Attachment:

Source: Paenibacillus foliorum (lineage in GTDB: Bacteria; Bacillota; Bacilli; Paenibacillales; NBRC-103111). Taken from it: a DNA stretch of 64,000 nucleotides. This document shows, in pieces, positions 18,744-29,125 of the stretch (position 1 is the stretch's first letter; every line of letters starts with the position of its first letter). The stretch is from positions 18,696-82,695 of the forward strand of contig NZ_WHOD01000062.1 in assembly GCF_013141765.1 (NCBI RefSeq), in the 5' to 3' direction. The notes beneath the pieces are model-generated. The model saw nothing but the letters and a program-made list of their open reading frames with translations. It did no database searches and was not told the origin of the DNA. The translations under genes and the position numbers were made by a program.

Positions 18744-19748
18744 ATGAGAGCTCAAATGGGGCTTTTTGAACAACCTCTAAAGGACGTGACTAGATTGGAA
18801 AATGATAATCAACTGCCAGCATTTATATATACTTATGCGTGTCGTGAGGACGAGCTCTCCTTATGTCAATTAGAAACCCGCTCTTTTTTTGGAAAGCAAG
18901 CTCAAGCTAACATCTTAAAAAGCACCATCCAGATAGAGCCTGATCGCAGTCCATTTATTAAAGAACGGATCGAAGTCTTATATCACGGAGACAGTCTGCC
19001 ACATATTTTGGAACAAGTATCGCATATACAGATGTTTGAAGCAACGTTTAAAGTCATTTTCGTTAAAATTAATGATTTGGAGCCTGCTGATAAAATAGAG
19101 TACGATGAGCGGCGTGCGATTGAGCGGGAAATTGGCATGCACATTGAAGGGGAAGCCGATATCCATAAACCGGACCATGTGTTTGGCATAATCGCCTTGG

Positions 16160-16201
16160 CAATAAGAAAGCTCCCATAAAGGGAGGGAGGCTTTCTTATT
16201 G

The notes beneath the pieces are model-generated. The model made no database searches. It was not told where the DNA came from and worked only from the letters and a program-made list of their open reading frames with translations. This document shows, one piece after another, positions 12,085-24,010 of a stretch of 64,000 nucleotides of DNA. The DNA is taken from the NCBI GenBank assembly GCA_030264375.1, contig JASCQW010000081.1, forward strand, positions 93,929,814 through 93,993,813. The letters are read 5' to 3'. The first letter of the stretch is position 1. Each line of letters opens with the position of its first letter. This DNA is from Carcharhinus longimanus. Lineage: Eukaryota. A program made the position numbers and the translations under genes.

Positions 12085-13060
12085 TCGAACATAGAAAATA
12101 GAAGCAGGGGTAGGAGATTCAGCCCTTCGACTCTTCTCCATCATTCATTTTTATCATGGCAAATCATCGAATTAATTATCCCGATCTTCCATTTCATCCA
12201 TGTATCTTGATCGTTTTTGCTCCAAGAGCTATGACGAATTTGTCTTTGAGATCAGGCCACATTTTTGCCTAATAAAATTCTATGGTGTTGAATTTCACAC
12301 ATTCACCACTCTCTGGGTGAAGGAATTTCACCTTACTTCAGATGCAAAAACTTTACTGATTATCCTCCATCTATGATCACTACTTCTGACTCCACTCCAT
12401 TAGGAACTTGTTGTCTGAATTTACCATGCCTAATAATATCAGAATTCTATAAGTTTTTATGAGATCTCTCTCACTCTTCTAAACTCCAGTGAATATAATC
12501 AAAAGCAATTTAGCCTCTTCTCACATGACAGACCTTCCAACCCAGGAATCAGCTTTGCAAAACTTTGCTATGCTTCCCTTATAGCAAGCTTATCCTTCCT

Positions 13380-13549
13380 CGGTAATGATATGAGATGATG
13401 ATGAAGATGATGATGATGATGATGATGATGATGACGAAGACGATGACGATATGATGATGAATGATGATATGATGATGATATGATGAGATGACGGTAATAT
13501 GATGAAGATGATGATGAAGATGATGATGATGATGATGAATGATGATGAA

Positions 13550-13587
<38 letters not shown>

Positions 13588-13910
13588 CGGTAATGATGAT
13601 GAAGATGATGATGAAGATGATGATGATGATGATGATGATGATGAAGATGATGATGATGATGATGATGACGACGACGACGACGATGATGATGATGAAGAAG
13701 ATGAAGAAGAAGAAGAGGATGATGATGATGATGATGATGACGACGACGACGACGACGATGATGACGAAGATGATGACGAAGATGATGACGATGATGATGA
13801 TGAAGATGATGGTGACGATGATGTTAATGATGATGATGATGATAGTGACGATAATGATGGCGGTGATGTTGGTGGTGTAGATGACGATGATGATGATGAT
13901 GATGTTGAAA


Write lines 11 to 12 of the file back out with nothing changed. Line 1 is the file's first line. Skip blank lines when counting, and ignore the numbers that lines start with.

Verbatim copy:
The notes beneath the pieces are model-generated. The model made no database searches. It was not told where the DNA came from and worked only from the letters and a program-made list of their open reading frames with translations. This document shows, one piece after another, positions 12,085-24,010 of a stretch of 64,000 nucleotides of DNA. The DNA is taken from the NCBI GenBank assembly GCA_030264375.1, contig JASCQW010000081.1, forward strand, positions 93,929,814 through 93,993,813. The letters are read 5' to 3'. The first letter of the stretch is position 1. Each line of letters opens with the position of its first letter. This DNA is from Carcharhinus longimanus. Lineage: Eukaryota. A program made the position numbers and the translations under genes.

Positions 12085-13060